A May 2017 research project reports that textile and clothing (T&C) workers are often among the first employees in emerging economies to earn steady income; the sustainability of the factories which employ these workers is mission-critical to lifting the entire economy and social development itself—T&C workers are primary consumers.
That compelling pieces of evidence is step one in rethinking the importance of bringing the global textile and clothing into the circular economy. But the clothing industry is enormously complex, employing fibre producers, yarn manufacturers, weavers, chemical processors, apparel industries, retailers, logistics and distributor partners, post-consumer actors, and service providers.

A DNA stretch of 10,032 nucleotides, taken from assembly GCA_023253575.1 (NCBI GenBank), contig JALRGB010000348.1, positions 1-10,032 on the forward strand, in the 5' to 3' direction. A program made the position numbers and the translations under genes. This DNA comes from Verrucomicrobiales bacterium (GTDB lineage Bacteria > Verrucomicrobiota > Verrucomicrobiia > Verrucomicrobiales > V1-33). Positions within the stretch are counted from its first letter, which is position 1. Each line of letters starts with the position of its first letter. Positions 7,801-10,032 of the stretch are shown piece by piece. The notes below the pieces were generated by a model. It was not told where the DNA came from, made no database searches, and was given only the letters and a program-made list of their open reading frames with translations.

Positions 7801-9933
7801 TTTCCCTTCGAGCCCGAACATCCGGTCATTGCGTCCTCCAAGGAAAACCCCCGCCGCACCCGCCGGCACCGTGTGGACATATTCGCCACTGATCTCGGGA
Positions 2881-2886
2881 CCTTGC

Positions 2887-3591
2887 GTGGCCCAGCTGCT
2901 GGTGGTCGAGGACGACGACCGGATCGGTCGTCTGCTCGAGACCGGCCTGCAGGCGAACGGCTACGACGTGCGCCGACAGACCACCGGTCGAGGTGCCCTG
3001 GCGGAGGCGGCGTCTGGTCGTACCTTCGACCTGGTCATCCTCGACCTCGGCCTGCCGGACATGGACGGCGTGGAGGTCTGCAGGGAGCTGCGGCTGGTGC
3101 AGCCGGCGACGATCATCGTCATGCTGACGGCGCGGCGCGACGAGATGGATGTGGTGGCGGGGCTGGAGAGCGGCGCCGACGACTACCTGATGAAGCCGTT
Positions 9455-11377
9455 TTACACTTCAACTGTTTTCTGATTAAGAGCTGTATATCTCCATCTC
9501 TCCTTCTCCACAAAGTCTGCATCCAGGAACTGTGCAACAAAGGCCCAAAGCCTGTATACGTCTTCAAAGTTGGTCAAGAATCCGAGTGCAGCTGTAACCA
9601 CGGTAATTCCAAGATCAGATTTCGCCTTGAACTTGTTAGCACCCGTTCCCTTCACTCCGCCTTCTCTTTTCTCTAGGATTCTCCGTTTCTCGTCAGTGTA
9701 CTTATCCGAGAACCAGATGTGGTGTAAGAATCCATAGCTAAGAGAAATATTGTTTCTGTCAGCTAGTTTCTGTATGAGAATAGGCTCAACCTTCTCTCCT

And “fast fashion” has telescoped the clothing and fashion life cycle—and amplified the demand for ever faster design and production turnarounds. Upshot? Global fibre consumption doubled between 1990 and 2010, inspiring all manner of dubious practices, including GMO’d cotton, fake organic fibres, terrible (not to say lethal) working conditions and unethical product sourcing and manufacturing.